bookrev: The Modern World (or Dangerous Offspring) by Steph Swainston
After I read and reviewed Ms. Swainston’s first two books (The Year of Our War and No Present Like Time), I corresponded with her. In the interest of full disclosure, we traded signed copies of our books (that is how I got my hands on the UK Version!).
As I have said in reviews of the first two books, Steph creates a unique fantasy vision. The world called the Fourlands itself is not unique; but there are immortals in it, held together in the Circle by the emperor San who may be thousands of years old (the “may be” part is my only peeve on the book, but that comes later). The main character, Jant, is the immortal called Comet, the Messenger, and he works hard to control a very mortal-like drug addiction. There are parallel worlds, which Jant can visit during his drug trips, and he finds out in earlier books they are real. And there are starship troopers-like Insects, that have infested the northmost part of the Fourlands (and have come from one of the parallel worlds).
In this book, the armies of the Fourlands (and their architect) believe they can push the Insects back with a dam, push them back with water. No spoilers here, but this turns out to be a very bad thing. This bad thing happens while Jant is off to find his best immortal friend Lightning’s teenage daughter Cyan, who happens to be on a drug trip of her own and Jant ends up chasing her into one of the parallel worlds.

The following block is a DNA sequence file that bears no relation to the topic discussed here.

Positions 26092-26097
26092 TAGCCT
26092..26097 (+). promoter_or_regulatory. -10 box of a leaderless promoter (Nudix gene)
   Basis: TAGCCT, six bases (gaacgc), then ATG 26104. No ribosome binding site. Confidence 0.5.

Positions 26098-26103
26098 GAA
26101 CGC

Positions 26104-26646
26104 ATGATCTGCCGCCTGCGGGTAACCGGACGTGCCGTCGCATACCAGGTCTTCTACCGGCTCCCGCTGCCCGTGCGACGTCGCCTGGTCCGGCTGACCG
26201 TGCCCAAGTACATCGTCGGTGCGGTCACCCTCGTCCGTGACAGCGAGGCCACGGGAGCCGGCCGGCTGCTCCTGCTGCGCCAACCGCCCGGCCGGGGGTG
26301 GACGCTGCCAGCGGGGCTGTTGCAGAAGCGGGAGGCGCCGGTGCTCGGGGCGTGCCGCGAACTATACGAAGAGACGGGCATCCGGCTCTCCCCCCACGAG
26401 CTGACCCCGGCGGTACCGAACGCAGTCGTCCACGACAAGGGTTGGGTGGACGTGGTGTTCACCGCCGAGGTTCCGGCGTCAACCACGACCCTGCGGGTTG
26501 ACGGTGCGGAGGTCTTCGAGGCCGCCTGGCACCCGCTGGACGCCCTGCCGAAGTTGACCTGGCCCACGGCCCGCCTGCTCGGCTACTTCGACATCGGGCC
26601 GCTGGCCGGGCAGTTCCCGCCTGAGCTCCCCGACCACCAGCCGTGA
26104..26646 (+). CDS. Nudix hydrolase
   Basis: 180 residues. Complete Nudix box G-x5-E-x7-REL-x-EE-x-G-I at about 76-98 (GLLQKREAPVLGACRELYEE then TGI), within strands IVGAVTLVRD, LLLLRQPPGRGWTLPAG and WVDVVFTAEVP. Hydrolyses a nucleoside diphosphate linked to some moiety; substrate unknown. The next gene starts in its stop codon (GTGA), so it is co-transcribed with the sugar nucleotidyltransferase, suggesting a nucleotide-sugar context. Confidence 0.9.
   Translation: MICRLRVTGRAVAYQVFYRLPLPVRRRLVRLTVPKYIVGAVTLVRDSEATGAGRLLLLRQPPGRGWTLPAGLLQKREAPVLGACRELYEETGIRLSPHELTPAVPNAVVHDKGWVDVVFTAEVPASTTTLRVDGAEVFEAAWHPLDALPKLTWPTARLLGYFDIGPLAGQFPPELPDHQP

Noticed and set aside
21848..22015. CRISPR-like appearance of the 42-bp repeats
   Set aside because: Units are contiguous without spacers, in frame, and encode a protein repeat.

My favorite part of Steph’s writing is her descriptions: Jant flying, the palaces, even battles. Take a look at Steph’s picture…where does this lovely young Brit ever get the background and experience to write a battle sequence like one where Jant has been sliced across the middle by one of the Insects:
I clutch one hand instinctively across my stomach but the gash is too long to hold together and my fingers sink under the edge of the flap of skin. It is warm and very slick. I feel a loop of gut spill out over my arm. I look down and see it adhering to the ground, picking up pieces of soil and grass blades. Unable to stop it, I watch it uncoil out of my midriff from under the mail shirt. The guts slither over each other; they are different shades of grey and firm to the touch.
Yummy, huh? Her descriptions make the scenes quite imaginable. At the end of the book, the scene is set at one of Lightening’s many manors (you get rich if you live long!)…when Steph describes it, I see the Palace of Versailles in my mind’s eye. And she must have done some skydiving or gliding, as Jant’s flying is laid out in most imaginative words (she lists quite a bit of research material on swordplay, archery, architecture on her website, but nothing on flying…maybe she flies secretly at night away from the muggles in jolly ole Bradford?)
My only gripe with the book is that I wanted to know more. Some secrets are revealed, but the big ones (where did the Emperor come from? how does he know about the parallel worlds and why does he ask Jant to keep it a secret? how does he form the Circle and make the Immortals immortal?)
The plot of the book starts off with what could be considered incidentals (who cares that one of the immortals has a teenage daughter that has run off? Let’s battle some insects or visit some psychedelic parallel worlds). But she pulls it all together in the end.
Congrats, Steph, great work.
Buy it at BOOKS, Inc.